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Structural biology of cellular autophagy

Structural biology of cellular autophagy
Besides its vital role in nutrient starvation, macroautophagy is now considered the most important cellular degradation pathway for elimination of long-lived macromolecules and surplus organelles. In this process, cargo is sequestered by double-membrane vesicles (autophagosomes), which later fuse with the lysosomal compartment. Formation of these organelles critically depends on the Atg8 family of ubiquitin-like proteins, which in mammalian cells is represented by several homologues, including GABAA receptor-associated protein (GABARAP). We were among the first to determine the three-dimensional structures of human GABARAP and yeast Atg8. We have extensively characterized the ligand binding mode of GABARAP using state-of-the-art techniques, including X-ray crystallography, NMR spectroscopy and fluorescence imaging. Recently, we were able to show that GABARAP specifically interacts with certain members of the Bcl-2 family of apoptosis regulators, thus extending the basis for coordinate regulation of stress-responsive pathways.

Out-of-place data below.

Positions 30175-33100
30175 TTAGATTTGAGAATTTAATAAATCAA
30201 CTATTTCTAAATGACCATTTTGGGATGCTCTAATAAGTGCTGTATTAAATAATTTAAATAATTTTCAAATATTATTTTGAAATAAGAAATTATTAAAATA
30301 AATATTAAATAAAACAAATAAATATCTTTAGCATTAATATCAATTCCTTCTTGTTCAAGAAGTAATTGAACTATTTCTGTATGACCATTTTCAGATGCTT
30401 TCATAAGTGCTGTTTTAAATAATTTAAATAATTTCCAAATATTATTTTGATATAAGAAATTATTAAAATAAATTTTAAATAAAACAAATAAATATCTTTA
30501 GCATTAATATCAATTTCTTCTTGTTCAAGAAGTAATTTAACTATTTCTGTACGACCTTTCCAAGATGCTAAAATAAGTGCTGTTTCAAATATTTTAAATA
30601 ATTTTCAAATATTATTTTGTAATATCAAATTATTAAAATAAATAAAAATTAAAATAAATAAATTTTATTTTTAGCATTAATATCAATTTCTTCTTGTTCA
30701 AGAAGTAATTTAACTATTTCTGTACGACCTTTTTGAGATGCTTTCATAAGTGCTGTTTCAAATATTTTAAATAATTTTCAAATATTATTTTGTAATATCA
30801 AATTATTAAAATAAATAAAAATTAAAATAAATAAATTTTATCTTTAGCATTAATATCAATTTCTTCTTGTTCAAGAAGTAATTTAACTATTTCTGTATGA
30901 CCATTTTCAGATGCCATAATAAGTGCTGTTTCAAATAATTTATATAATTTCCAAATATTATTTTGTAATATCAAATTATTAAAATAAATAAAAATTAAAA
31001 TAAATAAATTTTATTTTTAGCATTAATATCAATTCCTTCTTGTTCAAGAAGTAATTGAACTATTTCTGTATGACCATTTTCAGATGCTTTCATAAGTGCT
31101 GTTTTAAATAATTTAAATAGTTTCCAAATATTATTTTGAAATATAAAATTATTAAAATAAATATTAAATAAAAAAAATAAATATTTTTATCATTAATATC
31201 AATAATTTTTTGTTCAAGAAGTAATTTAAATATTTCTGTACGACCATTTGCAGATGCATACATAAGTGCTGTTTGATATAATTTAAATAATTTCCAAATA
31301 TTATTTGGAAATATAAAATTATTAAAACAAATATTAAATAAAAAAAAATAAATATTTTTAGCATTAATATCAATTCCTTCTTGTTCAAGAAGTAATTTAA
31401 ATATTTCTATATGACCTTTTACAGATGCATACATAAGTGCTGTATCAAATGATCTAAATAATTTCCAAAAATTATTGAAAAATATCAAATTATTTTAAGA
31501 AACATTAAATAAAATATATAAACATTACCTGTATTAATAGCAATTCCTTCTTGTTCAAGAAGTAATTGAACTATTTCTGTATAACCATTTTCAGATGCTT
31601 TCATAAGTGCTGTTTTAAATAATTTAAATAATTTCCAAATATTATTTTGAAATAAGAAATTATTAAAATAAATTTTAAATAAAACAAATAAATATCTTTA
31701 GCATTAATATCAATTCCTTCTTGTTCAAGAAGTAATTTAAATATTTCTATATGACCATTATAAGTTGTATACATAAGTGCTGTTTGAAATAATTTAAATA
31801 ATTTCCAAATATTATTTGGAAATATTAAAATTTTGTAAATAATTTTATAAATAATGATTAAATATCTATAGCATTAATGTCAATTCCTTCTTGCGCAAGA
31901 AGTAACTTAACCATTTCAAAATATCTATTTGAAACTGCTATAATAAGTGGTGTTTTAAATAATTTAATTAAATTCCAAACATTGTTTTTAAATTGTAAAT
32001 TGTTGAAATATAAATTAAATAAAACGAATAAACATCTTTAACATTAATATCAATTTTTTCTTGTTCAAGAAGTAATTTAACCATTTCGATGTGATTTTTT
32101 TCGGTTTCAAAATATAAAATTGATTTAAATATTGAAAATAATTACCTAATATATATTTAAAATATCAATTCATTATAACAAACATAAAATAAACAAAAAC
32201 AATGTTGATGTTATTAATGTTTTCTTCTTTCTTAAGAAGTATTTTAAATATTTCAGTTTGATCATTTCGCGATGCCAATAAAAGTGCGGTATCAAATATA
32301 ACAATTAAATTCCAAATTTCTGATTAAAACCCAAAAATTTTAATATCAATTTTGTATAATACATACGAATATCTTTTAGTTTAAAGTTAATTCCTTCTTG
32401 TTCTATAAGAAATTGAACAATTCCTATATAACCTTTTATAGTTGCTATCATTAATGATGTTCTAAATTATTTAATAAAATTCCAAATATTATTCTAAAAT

Our current research focuses on the structure and function of both established players and candidate regulatory molecules in the autophagy process; these include (1) LC3C, a poorly characterized member of the Atg8 family with remarkable properties, (2) Atg101, an essential component of the autophagic initiator complex in mammalian cells, and (3) the membrane-anchored immunophilin FKBP38, which modulates Bcl-2 function via a hitherto unknown mechanism.

Structural Biochemistry:
O. H. Weiergräber, A. Boeske, C. Krichel, M. Michel, J. Mohrlüder, M. Schwarten, S. Weber, D. Willbold

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